The great, unrecognized American holiday

Credit: BrokenSphere (Wikipedia).
Credit: BrokenSphere (Wikipedia).

1hol·i·day

noun \ˈhä-lə-ˌdā, British usually ˈhä-lə-dē\

1
:  holy day
2
:  a day on which one is exempt from work; specifically :  a day marked by a general suspension of work in commemoration of an event
3
chiefly British :  vacation —often used in the phrase on holiday —often used in plural
4
:  a period of exemption or relief <corporations enjoying a tax holiday>

 

Long ago, a holiday meant just what it looks like: a holy day–a day in which everyone was required to attend mass. These days might be days of celebration, like Christmas, or days of solemn remembrance, like Good Friday. The distinction has nothing to do with the difference between feasts and solemnities in the Catholic Church–both are types of celebrations. Christmas is considered a solemnity.

In today’s more secularized world, instead of a day of obligation, a holiday usually denotes a lack of obligation, through the cancellation of work. This used to be because everyone was going to church on the holidays, but the practice has stuck. Today, the United States Government closes on ten weekdays each year (eleven if a President is inaugurated that year). Only one of the federal holidays, Christmas, is religious, or two if you want to be generous and count Thanksgiving, but just like in the Church, they include both celebrations and days of remembrance.

However, if you look at holidays in the old sense–days when people would do something special–we have a completely different set of holidays. And one of those holidays in particular is never printed on your wall calender. This year, that day happens to fall on February 2nd. It is Super Bowl Sunday.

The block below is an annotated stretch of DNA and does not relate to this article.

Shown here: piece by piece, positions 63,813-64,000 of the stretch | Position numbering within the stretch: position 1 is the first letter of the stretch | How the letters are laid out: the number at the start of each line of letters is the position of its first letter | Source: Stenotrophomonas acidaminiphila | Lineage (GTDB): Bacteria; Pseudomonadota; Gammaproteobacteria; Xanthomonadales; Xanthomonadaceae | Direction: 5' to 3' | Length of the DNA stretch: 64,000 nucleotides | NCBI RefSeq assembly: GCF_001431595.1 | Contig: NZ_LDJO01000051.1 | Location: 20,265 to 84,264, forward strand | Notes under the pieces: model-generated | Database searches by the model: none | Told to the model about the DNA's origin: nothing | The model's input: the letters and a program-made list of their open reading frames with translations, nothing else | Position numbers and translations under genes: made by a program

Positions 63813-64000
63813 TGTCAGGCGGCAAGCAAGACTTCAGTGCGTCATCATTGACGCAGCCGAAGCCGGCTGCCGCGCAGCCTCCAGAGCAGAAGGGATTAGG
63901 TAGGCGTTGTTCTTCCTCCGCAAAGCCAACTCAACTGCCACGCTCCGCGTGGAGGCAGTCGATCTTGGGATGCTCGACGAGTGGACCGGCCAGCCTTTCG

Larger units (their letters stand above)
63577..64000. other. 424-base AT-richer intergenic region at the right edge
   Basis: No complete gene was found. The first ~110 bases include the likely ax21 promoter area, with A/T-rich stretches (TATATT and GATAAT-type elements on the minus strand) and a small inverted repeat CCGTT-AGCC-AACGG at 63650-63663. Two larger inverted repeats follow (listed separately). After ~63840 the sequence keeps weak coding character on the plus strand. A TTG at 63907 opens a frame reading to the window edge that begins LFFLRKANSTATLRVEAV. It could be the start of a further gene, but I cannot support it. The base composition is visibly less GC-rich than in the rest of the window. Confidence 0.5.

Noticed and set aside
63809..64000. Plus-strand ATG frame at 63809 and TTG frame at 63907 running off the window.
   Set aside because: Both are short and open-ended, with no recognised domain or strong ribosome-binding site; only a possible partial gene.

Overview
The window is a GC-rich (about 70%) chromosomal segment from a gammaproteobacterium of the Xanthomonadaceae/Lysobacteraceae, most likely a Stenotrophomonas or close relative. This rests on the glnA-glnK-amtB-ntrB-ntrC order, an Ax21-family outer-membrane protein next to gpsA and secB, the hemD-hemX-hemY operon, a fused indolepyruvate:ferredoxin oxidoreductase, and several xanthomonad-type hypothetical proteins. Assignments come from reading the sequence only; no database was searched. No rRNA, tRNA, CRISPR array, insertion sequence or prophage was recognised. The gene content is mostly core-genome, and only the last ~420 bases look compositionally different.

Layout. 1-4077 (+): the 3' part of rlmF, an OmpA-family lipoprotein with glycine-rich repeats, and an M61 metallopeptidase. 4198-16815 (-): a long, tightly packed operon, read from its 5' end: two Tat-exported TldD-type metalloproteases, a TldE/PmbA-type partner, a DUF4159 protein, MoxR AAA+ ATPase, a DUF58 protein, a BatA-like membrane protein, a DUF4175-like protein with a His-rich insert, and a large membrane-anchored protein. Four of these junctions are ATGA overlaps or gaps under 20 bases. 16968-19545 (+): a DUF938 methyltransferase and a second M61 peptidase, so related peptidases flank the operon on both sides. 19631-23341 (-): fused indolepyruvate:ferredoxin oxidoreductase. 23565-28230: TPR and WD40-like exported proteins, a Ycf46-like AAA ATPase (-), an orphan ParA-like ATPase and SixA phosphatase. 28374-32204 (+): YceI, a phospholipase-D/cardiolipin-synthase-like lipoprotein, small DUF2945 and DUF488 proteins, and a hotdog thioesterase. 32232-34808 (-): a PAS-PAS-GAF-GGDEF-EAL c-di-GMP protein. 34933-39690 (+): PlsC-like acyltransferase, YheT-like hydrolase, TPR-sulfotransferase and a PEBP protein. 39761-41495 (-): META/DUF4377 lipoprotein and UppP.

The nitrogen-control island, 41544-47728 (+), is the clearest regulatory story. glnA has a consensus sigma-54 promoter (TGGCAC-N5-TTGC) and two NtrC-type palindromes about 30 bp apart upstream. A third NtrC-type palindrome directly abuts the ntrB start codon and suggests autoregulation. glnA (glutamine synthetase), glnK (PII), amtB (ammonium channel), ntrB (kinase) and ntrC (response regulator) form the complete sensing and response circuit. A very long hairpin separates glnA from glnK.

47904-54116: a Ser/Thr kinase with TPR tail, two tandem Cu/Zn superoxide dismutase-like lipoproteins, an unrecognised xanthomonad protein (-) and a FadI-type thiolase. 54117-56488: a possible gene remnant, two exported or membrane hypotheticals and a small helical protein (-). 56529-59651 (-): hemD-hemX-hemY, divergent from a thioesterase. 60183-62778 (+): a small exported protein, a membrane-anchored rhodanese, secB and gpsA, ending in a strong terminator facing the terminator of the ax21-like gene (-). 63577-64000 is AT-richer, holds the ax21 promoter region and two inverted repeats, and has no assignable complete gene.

Now, I will admit that I know very little about sports. I couldn’t quote the name of a single player in this year’s Big Game with confidence. I’ll probably tune in for the fourth quarter but that’s about it. To be honest, the only time sports really interests me is during the Olympics, which, as it happens, are also coming up.

But if you doubt that Super Bowl Sunday is a national holiday, just try going to the grocery store the day before. Super Bowl parties have become a tradition in America, and the day is the second-biggest food consumption day of the year after Thanksgiving, even beating out Christmas. It may not be on the regular calender, but it’s right up there with the big ones.

So what are America’s other holidays, culturally speaking–days when people don’t just have the day off, but actually do something out of the ordinary? It doesn’t have to be a party. April Fool’s Day is simply marked by pranks and jokes, but it is well loved by Google and other tech companies. Mother’s Day isn’t that out of the ordinary either, but you’d better remember to at least call your mom that day. It will vary be region, religion, and personal preferences, but here are the ones that, in my experience, people tend to go out of their way for. (If you think I missed one, leave a comment below.)

New Year’s Day; Super Bowl Sunday; Valentine’s Day; St. Patrick’s Day; April Fool’s Day; Good Friday; Easter; Mother’s Day; Father’s Day; Independence Day; Halloween; Thanksgiving; Christmas.

That’s 13 holidays, or fifteen if you count New Year’s Eve and Christmas Eve, only 4 of which are recognized as U.S. federal holidays. (Although, granted, 4 others fall on Sundays.) Interesting how American culture highlights a very different set of customs from the ones we just get the day off for, isn’t it?

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About Alex R. Howe

I'm a full-time astrophysicist and a part-time science fiction writer.
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